Said child, never flossed and brushed maybe twice a day. Having their teeth cleaned for the first time is painful, their gums will bleed and they will feel every prick of the dental tools. Even though the cleaning process is good for them it is uncomfortable and slightly scary for them. I already listen to your take on this in manifest zone. But your first paragraph piqued my interest. To be clear up front, I think both souls and free will are metaphorical or just plain imaginary, as far as the real world concepts of them.
Fortunine only had it done because she felt she needed a major change in her structure to better fit her self-image. I think this is exactly the sort of service you could find at the Red Hammer in Sharn, for example.
And I do think the idea of self-modification for expression is very important for warforged. Among other things, warforged who performed military service are essentially built with the uniform of that nation as their body. Has a warforged character kept that — IE, you still have the crown and bell of Cyre on your shoulder and a recognizable Cyran design — or have you chosen to assert your independence from any nation?
The Integrated Tool was my favorite thing about the warforged, so I am glad you are going to address this in Exploring Eberron. I can, and will, get behind all of this—and I especially look forward to Exploring Eberron. That way most warforged walking around are already established with their proper armored body type but the player can still enjoy the flexibility and game design offered here.
A full day, perhaps, and then only with a Cannith or Cannith-licenses artificer who specializes in warforged physiology. While it makes sense for most warfored to never change up their body, we know that players will want to try on new stuff all the time. Ben, sorta. I for one like the idea of incorporating new armour and changing appearance as a story thing too. A good number of armours in Eberron likely have sigils and markings showing nation, faith and organization, and this allows a warforged to be part of the organization.
I like the idea effectively using a magic item to replicate the tool ability. I wonder if a racial feat would have been a better course of action. A character can select various warforged racial feats and modify themselves like aftermarket car parts. A juggernaut would grab the fists and powerful build feat plus other effects to balance and becomes a larger warforged.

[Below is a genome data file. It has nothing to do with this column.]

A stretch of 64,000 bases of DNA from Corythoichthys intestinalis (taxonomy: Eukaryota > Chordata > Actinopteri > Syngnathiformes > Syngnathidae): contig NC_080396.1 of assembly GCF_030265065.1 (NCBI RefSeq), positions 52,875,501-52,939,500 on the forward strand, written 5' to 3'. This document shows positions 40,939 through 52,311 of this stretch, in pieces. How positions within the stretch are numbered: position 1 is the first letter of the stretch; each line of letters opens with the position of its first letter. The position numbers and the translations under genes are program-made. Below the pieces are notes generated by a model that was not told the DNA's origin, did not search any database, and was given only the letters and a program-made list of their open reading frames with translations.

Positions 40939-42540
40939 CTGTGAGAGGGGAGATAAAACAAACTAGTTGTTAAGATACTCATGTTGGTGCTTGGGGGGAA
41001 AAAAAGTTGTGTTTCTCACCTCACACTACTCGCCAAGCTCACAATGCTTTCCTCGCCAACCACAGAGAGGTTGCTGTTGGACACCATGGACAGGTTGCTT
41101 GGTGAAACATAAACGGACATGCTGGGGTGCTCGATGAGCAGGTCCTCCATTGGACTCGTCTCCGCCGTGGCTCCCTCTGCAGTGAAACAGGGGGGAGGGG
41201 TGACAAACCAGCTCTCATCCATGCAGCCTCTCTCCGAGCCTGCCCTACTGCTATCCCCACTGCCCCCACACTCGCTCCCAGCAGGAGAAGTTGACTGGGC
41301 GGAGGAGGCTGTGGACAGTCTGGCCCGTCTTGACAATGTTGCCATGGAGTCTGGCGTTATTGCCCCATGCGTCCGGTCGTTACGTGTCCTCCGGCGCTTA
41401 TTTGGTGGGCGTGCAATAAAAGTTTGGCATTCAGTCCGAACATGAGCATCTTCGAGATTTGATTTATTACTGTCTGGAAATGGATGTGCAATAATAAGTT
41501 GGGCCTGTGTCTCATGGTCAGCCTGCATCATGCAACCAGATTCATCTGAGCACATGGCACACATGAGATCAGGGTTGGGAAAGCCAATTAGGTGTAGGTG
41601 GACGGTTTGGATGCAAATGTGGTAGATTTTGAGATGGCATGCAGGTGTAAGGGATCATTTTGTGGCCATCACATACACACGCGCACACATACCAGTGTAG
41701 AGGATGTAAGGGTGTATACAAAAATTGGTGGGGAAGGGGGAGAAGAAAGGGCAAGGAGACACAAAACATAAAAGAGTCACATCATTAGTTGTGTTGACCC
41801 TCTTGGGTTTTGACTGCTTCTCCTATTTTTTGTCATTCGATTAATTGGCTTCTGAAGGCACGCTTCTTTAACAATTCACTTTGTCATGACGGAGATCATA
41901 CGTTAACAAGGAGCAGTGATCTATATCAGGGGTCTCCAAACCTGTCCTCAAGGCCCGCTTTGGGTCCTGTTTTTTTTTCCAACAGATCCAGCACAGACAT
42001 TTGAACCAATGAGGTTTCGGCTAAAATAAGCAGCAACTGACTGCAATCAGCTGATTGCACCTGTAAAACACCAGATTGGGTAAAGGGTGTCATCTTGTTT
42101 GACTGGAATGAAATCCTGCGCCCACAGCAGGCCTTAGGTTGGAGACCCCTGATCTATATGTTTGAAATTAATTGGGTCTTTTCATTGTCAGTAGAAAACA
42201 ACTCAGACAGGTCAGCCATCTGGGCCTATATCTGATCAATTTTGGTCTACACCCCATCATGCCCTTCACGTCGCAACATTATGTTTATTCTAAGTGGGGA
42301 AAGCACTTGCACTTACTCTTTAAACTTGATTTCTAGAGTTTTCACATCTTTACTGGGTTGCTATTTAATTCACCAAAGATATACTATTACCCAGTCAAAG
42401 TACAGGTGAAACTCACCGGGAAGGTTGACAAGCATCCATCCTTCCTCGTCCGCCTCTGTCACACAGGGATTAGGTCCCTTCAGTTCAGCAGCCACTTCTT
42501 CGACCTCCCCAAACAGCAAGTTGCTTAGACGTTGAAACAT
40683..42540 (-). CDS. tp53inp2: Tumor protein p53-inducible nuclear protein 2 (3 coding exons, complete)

Same with skirmisher, and probably other niche aftermarket designs for builds. To me that makes sense since they are purpose built to task, so either you order cheap stock models or some more expensive specialized versions.
But something that is part of you is something that identifies you. Which is why I loved the subraces and felt they should have been kept and just tweaked or whatever. Love the art of Rose. I have a player in my Eberron campaign playing a Warforged paladin Oath of the Ancients named Solitude Soli that incorporated a very similar theme into their character.
Warforged, and the subrace options specifically, felt like they rewarded people for expressing their character decisions with mechanical benefits in the game. Now, I think most would agree that 3. Taking the system as it is, but then asking what would be interesting for us to add? What more can we do with it? Rising did a good job at maintaining some of this, I was genuinely surprised that intuition dice came through almost unchanged.
This brings me to my question. Obviously, those of us with extensive experience in the game will add in elements as we wish better believe Greater Dragonmark is making a comeback in my games , but often what is most appealing to us in new supplements is seeing how the professionals did it first and spring boarding from there. Simultaneously, new players and GMs often depend on seeing those creative design choices to become experienced role-players willing to step beyond the confines of the system.